The Senate Judiciary Committee’s top Democrat Tuesday made a unilateral decision to release a transcript of the panel’s closed-door interview with Fusion GPS co-founder Glenn Simpson, whose company helped compile the now-infamous dossier accusing Donald Trump’s presidential campaign of colluding with Russia.
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In his interview with lawmakers and their staffs, Simpson insisted it’s “political rhetoric to call the dossier phony".
Upon releasing the 306-page document, Sen. Dianne Feinstein – a California Democrat – said, “After speaking with majority and minority committee staff for 10 hours, Glenn Simpson requested the transcript of his interview be released publicly. The American people deserve the opportunity to see what he said and judge for themselves.”
Feinstein added, “The innuendo and misinformation circulating about the transcript are part of a deeply troubling effort to undermine the investigation into potential collusion and obstruction of justice. The only way to set the record straight is to make the transcript public.”
In a statement today, Fusion GPS praised Feinstein “for her courage.”
A spokesman for Judiciary Committee chairman Sen. Charles Grassley, R-Iowa, said Feinstein had overstepped her authority and the transcript release undermines the committee's work.
Steele, a former British intelligence officer, was first hired by Fusion GPS around June 2016, with Simpson asking him to look into Trump’s dealings in Russia.
Simpson and Steele had worked together for several years, and he had “a sterling reputation as a person who doesn’t exaggerate, doesn’t make things up, doesn’t sell baloney,” Simpson told lawmakers. “It’s political rhetoric to call the dossier phony. The memos are field reports of real interviews that Chris’ network conducted, and there’s nothing phony about it. We can argue what’s prudent and what’s not, but it’s not a fabrication.”
In fact, Steele was so shocked by what he was hearing after beginning to dig into possible Trump-Russia connections that he contacted the FBI.
“Chris said he was very concerned about whether this represented a national security threat and said … he though we were obligated to tell someone in government,” Simpson told lawmakers and their staffs. “He thought from his perspective there was … a security issue about whether a presidential candidate was being blackmailed.”
In the fall of 2016, the FBI contacted Steele, who met with an FBI official in Rome.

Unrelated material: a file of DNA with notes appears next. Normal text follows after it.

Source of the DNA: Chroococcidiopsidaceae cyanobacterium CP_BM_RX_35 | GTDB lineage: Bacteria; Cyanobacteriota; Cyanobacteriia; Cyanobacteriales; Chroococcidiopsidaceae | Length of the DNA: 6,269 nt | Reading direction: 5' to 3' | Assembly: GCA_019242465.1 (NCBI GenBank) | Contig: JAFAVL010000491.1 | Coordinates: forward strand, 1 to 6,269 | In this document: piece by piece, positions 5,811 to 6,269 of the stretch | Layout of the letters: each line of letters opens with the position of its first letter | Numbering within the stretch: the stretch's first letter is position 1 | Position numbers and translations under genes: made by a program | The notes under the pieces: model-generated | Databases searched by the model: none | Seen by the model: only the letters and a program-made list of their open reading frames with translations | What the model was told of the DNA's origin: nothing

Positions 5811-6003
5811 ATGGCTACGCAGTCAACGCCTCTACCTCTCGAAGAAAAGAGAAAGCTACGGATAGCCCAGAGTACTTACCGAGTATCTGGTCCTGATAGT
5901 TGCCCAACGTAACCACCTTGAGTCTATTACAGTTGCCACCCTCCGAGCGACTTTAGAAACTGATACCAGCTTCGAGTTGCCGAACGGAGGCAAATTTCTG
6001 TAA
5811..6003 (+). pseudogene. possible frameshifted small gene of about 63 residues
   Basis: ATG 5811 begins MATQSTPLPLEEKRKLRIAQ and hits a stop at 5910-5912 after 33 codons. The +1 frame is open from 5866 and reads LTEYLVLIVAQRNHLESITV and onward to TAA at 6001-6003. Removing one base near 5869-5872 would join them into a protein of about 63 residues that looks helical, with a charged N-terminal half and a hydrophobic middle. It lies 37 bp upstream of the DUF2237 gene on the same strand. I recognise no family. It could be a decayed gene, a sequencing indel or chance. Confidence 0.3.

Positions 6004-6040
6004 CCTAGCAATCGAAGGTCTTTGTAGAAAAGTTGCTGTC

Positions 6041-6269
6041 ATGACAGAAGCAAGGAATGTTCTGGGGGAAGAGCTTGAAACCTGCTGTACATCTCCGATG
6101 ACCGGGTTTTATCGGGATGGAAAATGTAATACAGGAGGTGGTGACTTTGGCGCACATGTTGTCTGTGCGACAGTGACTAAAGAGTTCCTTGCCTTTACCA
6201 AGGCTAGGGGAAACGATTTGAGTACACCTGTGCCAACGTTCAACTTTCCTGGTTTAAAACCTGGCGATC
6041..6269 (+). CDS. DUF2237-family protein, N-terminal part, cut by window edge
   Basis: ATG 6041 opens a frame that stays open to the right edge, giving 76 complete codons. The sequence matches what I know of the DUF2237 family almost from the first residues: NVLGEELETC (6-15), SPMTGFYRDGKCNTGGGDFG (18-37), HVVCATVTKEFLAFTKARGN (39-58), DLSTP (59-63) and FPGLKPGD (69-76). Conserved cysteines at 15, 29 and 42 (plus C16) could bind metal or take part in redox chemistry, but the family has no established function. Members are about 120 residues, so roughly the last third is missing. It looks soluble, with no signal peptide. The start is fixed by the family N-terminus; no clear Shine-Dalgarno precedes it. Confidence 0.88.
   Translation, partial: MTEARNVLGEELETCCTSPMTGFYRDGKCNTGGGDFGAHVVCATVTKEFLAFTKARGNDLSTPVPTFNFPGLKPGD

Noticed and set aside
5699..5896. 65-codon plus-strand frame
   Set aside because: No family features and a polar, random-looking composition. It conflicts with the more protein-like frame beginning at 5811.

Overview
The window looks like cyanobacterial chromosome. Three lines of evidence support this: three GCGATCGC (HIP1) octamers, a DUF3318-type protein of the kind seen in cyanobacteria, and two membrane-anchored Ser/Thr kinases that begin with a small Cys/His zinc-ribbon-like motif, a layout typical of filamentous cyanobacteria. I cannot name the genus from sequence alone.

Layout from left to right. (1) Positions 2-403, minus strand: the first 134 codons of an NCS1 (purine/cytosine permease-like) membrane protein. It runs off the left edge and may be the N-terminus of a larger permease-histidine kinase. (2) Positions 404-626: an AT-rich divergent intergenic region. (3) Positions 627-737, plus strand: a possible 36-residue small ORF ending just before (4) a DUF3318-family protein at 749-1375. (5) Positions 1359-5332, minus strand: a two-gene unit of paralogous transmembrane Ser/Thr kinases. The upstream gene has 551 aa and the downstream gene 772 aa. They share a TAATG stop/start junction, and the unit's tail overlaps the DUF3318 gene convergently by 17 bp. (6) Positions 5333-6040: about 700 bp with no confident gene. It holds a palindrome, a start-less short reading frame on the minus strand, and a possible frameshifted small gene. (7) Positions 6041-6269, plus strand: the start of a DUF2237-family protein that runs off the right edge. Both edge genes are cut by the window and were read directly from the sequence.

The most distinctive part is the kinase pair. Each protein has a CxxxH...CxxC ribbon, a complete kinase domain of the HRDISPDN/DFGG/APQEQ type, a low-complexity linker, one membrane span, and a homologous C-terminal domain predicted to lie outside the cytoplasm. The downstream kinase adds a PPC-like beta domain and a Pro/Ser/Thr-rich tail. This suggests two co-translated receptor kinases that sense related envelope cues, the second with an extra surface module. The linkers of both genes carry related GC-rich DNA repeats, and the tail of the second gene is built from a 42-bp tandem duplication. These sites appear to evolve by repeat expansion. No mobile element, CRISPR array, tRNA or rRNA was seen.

“They believed Chris’s information might be credible because they had other intelligence that indicated the same thing," Simpson told lawmakers and their staffs.
Simpson said Steele and the FBI had a falling out and stopped communicating just before Election Day because Steele felt the FBI wasn’t taking his findings seriously enough.
This all comes on the heels of last week’s congressional referral to the Department of Justice for possible criminal prosecution of Steele.
Judiciary chairman Grassley and panel Republican Sen. Lindsey Graham of South Carolina sent a letter last week to Deputy Attorney General Rod Rosenstein, who is in charge of the special counsel’s Russia investigation, and FBI Director Christopher Wray asking the DOJ to launch a criminal investigation into whether Steele made false statements about the distribution of claims from the dossier to reporters.
“I don’t take lightly making a referral for criminal investigation. But, as I would with any credible evidence of a crime unearthed in the course of our investigations, I feel obliged to pass that information along to the Justice Department for appropriate review,” Grassley said in a statement released to reporters.
“After reviewing how Mr. Steele conducted himself in distributing information contained in the dossier and how many stop signs the DOJ ignored in its use of the dossier, I believe that a special counsel needs to review this matter," Graham said.
Feinstein was not consulted before Grassley and Graham reached out to Rosenstein and Wray, and in a statement said, “I think this referral is unfortunate as it’s clearly another effort to deflect attention from what should be the committee’s top priority: determining whether there was collusion between the Trump campaign and Russia to influence the election and whether there was subsequent obstruction of justice.”
Joshua Levy, counsel for Fusion GPS, in a statement to ABC News said, “After a year of investigations into Donald Trump's ties to Russia, the only person Republicans seek to accuse of wrongdoing is one who reported on these matters to law enforcement in the first place. Publicizing a criminal referral based on classified information raises serious questions about whether this letter is nothing more than another attempt to discredit government sources, in the midst of an ongoing criminal investigation. We should all be skeptical in the extreme.”
The unusual, high-profile partisan squabbling in the Judiciary panel has only increased in recent months. Republicans and Democrats parted ways in their investigation, each calling for separate witnesses and documents.